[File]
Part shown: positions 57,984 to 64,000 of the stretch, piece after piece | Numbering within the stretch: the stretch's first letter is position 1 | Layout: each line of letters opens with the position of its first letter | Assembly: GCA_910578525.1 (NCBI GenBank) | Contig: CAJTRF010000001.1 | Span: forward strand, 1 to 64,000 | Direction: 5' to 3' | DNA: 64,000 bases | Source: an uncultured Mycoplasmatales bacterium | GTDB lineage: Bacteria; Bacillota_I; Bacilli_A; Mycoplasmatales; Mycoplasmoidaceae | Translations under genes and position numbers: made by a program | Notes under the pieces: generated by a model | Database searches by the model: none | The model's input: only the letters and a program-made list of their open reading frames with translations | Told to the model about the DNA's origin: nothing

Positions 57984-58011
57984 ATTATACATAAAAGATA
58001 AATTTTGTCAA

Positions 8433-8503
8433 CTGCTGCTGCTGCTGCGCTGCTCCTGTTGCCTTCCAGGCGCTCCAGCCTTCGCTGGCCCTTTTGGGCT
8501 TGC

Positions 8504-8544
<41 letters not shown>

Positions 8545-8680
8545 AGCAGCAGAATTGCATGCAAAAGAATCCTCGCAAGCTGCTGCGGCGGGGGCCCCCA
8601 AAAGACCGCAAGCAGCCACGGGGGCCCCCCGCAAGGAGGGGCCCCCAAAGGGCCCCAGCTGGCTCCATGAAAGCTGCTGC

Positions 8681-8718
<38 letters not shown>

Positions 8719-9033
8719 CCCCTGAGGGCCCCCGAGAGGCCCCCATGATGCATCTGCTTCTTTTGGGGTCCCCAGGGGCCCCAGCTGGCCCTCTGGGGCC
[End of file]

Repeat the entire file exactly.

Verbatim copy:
Part shown: positions 57,984 to 64,000 of the stretch, piece after piece | Numbering within the stretch: the stretch's first letter is position 1 | Layout: each line of letters opens with the position of its first letter | Assembly: GCA_910578525.1 (NCBI GenBank) | Contig: CAJTRF010000001.1 | Span: forward strand, 1 to 64,000 | Direction: 5' to 3' | DNA: 64,000 bases | Source: an uncultured Mycoplasmatales bacterium | GTDB lineage: Bacteria; Bacillota_I; Bacilli_A; Mycoplasmatales; Mycoplasmoidaceae | Translations under genes and position numbers: made by a program | Notes under the pieces: generated by a model | Database searches by the model: none | The model's input: only the letters and a program-made list of their open reading frames with translations | Told to the model about the DNA's origin: nothing

Positions 57984-58011
57984 ATTATACATAAAAGATA
58001 AATTTTGTCAA

Positions 8433-8503
8433 CTGCTGCTGCTGCTGCGCTGCTCCTGTTGCCTTCCAGGCGCTCCAGCCTTCGCTGGCCCTTTTGGGCT
8501 TGC

Positions 8504-8544
<41 letters not shown>

Positions 8545-8680
8545 AGCAGCAGAATTGCATGCAAAAGAATCCTCGCAAGCTGCTGCGGCGGGGGCCCCCA
8601 AAAGACCGCAAGCAGCCACGGGGGCCCCCCGCAAGGAGGGGCCCCCAAAGGGCCCCAGCTGGCTCCATGAAAGCTGCTGC

Positions 8681-8718
<38 letters not shown>

Positions 8719-9033
8719 CCCCTGAGGGCCCCCGAGAGGCCCCCATGATGCATCTGCTTCTTTTGGGGTCCCCAGGGGCCCCAGCTGGCCCTCTGGGGCC